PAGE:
the sports section

Is Don Mattingly Managing Himself Out of a Job in New York Someday?

Manager Don Mattingly #8 of the Los Angeles Dodgers heads back to the dugout after making a pitching change against the Atlanta Braves at Turner Field on May 19, 2013 in Atlanta, Georgia.
Don Mattingly. Photo: Scott Cunningham/Getty Images

When the Yankees and Joe Torre parted ways in 2007, Don Mattingly was one of the finalists to take over as manager. The job, of course, went to Joe Girardi, leaving Mattingly “extremely disappointed,” in the words of his agent. Girardi was the safer option: Like Mattingly, he’d worked as Joe Torre’s bench coach, but Girardi, who’d been considered managerial material even during his playing days, had also won a Manager of the Year award with the Marlins. Mattingly, meanwhile, had no managerial experience. But even as that played out in 2007 — and especially once Mattingly was hired to manage the Dodgers in 2010 — we figured he’d get his shot in New York at some point, once he’d gained more experience. But now that Mattingly — who tonight returns to Yankee Stadium as an opposing manager for the first time — is on the hot seat in Los Angeles, that doesn’t look as likely anymore.

The current mess in Los Angeles isn’t all on Mattingly. Blame can be spread around for why the Dodgers are ten games under .500 and in last place, despite a payroll of more than $200 million. But Mattingly’s tactical abilities as a manager have been questioned: His inability to anticipate situations, for instance, is chronicled here, and he’s been criticized for everything from his  “extreme fondness for bunting” (to quote Joe Sheehan) to his bull-pen management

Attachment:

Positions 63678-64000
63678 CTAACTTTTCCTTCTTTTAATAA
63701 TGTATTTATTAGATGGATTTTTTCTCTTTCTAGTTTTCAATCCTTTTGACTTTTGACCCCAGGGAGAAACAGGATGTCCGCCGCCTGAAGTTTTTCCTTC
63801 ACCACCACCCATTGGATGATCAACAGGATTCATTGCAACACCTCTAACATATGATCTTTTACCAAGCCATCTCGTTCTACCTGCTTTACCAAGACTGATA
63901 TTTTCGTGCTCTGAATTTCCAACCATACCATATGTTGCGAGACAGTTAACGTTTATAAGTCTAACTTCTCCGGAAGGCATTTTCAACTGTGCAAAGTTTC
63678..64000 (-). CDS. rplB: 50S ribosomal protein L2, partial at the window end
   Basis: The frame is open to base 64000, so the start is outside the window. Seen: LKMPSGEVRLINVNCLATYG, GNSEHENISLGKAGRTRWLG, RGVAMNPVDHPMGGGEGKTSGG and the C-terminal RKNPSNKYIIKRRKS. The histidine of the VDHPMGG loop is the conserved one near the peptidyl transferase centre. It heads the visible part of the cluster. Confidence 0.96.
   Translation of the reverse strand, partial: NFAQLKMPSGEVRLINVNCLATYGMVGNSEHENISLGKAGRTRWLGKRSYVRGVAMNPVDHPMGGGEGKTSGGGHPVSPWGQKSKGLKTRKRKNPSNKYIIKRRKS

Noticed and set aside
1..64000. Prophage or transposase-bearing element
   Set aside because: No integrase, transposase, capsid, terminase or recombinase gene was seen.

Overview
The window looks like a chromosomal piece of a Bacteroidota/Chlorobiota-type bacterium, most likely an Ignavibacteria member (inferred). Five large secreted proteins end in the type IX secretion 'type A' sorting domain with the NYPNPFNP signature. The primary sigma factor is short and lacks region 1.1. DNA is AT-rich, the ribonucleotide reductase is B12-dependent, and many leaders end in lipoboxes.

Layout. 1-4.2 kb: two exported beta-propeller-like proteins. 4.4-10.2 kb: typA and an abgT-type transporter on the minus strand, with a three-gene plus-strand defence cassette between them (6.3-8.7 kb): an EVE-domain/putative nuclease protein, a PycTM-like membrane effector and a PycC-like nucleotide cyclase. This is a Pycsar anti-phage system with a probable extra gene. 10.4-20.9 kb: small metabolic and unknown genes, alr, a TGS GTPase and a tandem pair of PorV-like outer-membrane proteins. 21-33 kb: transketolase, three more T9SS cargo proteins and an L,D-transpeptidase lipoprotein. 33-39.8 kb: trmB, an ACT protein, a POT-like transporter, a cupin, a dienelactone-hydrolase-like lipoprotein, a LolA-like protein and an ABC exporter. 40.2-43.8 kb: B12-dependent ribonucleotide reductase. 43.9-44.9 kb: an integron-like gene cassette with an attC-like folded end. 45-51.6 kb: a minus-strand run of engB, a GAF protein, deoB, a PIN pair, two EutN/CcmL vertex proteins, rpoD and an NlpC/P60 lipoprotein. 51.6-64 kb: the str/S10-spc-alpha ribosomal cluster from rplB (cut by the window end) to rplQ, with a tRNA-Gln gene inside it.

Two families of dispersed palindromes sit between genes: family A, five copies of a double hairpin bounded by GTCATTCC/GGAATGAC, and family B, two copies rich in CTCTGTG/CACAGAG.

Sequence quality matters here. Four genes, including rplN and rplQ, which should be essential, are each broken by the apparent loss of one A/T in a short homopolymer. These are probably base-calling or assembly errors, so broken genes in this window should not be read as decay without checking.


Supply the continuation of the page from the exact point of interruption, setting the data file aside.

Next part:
Eventually, it’s likely that Mattingly’s going to take the fall for this, since managers almost always do. But if the Yankees job becomes available down the line, he won’t be an especially attractive candidate, even with some experience. His Dodgers teams haven’t been terrible — in his first two seasons, he won 82 and 86 games, good for third- and second-place finishes, respectively — but he won’t just be judged on his record. (That’s probably good news for him, actually, considering what his record might look like when all is said and done this season.) But having a spotty reputation as a tactical manager won’t help as he searches for new jobs — particularly on a perennial contender like the Yankees.

Joe Girardi’s job is probably safe for now — as much as he drove us crazy in the playoffs last year, the Yankees’ bigger issues these days have to do with roster construction, and that’s on Brian Cashman and ownership. But whereas Mattingly once seemed like a logical option to succeed Girardi — whenever the Yankees are next in need of a manager — we now wonder whether he’s become an even less desirable candidate. First-time managers don’t always get a second chance — just ask another of Torre’s protégés, Willie Randolph — and Mattingly hasn’t wowed observers with his tactical skills.

Hiring someone as popular as Mattingly was always going to be a risk for the Yankees, because, again, managers are hired to be fired, and that could lead to a PR nightmare. (The same would hold true if Patrick Ewing or Mark Messier ever got coaching jobs in New York — something they both desperately want.) But that Mattingly made it as far as he did in 2007 suggests the Yankees were willing to consider taking a risk on Mattingly. Now that they’ve seen what he can do, it’s not so certain they’d still be willing to take that risk somewhere down the line.

Would the Yankees Ever Consider Mattingly Again?